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MLA R&D

Last week the ABA put out a press release saying “Cattle Council must make public the latest R&D review”.

In the release, ABA chair, John Niven, called the Cattle Council to make the report public.  The fact was, MLA has spent in excess of $1 billion on R&D.  He went on to say “the people who pay industry levies and taxpayers that provide the funds have every right to see the report”.

MLA spends about $80 million per annum on R&D.  About $40 million of levy payers’ money is matched dollar for dollar by the Federal government.  MLA has published little or nothing of its R&D outcomes and was unable to produce scientific and financial records from the 2010 – 2011 productivity commission enquiry into the performance of R&D corporations.

In the report the productivity commission recommended that the commonwealth should withdraw from RDC if MLA could not comply with science and financial accounting requirements. It seems clear that things may not have improved since that time.

The MLA for its part has commissioned a report which was handed back in early June and has not been released publicly.  The MLA board has discussed findings in Brisbane this week and peak councils will also discuss the matter later in the month.

Mr Hanson, M/D of MLA says the review was conducted for MLA management and it would be up to the MLA board to decide whether to release publicly. He goes on to say all stakeholders were still to be advised of the report content and it was not appropriate to release any findings publicly until this had happened. From the ABA’s point of view, we feel that producers that pay the levies are the stakeholders along with Australian tax payers.

Is it appropriate to give certain people a copy as long as they only give out agreed sections? Hardly Democratic. The ABA believes that the whole system needs a really good shakeup and restructure.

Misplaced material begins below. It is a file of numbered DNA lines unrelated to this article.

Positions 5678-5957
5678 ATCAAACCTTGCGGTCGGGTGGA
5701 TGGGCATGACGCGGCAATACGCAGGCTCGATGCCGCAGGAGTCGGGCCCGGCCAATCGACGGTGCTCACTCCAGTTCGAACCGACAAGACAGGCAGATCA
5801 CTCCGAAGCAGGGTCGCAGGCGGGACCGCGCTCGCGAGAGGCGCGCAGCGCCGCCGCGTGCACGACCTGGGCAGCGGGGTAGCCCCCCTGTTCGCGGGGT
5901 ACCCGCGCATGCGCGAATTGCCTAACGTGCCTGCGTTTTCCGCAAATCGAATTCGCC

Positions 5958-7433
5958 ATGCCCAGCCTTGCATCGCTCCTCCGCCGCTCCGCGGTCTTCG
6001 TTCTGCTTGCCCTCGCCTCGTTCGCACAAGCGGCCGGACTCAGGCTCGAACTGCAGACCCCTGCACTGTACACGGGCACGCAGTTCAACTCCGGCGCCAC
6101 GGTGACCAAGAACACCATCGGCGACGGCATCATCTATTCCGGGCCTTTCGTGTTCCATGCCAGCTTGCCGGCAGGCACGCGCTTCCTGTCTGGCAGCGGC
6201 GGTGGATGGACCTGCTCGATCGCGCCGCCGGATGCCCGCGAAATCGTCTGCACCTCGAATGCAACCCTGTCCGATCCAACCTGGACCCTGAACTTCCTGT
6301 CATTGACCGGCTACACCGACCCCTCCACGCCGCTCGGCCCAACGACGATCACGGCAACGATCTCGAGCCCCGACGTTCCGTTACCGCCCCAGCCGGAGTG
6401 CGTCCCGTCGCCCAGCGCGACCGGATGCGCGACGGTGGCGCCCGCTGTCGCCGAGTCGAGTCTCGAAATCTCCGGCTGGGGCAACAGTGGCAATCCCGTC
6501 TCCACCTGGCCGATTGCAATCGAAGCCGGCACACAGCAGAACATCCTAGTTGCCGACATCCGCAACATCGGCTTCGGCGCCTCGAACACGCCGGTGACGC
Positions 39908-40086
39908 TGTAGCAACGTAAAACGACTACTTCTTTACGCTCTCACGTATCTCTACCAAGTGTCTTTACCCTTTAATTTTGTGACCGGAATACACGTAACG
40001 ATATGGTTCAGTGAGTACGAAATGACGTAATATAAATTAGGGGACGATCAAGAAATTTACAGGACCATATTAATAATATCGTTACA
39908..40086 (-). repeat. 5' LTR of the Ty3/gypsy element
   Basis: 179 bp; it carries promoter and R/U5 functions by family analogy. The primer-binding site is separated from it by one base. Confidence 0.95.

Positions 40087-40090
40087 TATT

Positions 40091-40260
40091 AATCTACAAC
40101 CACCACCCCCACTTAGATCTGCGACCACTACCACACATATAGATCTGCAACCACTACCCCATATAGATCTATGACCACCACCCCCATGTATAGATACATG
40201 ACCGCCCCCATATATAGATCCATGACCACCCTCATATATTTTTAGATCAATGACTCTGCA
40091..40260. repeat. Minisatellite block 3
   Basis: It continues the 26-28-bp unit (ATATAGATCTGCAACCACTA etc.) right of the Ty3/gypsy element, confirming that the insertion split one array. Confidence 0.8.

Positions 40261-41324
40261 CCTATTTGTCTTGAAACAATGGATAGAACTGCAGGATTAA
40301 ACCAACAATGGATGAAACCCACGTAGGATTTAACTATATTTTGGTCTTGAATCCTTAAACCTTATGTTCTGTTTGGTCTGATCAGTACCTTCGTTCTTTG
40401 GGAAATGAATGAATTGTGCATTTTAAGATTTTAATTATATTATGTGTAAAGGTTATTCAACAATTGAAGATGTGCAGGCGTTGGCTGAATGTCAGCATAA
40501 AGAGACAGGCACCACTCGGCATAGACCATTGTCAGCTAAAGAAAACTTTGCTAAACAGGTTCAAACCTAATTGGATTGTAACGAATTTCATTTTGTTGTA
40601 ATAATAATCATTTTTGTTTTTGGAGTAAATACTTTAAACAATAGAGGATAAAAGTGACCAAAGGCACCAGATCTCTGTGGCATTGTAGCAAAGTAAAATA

Apparently the report provides a frank and at times confronting assessment of the MLA’s existing processes.

For example, stakeholder feedback cited by the reviewers includes a statement that, almost unanimously, MLA major stakeholders and R&D partners stated that the policy framework for the MLA R&D investment was unclear and did not provide a sound basis for effective research collaboration and future planning.

The report has been doing the rounds since early June and there have been rumours that MLA was not happy with the reviewers’ findings and approaches were made by MLA to ask reviewers to adjust and rewrite their findings.  Mr Hanson denies this has taken place and no part has been rewritten. He goes on to say that MLA asked the review panel to identify its weaknesses so that MLA could improve their services.  If MLA is so happy with the report why hasn’t it been released to the public?

Mr Hanson says the MLA was aware that some people would try to spread misinformation about its processes.  This is why MLA has appointed a totally independent panel of independent reviewers of high standing in the scientific community to review these processes.

Cattle Council of Australia chief executive officer, Jed Matz, said the council would be briefed by the review panel and its next council meeting at the end of August.

On reading the MLA Cattle Council reports one would think that nothing is wrong.  The possibility is the report may never be published publicly if the Cattle Council and MLA get their way, and the producer who pays his tax plus a levy has no right to this report.  This seems to epitomise the sort of behaviour that we see from the Cattle Council and MLA.  Surely, this is the time to be seriously considering restructure.

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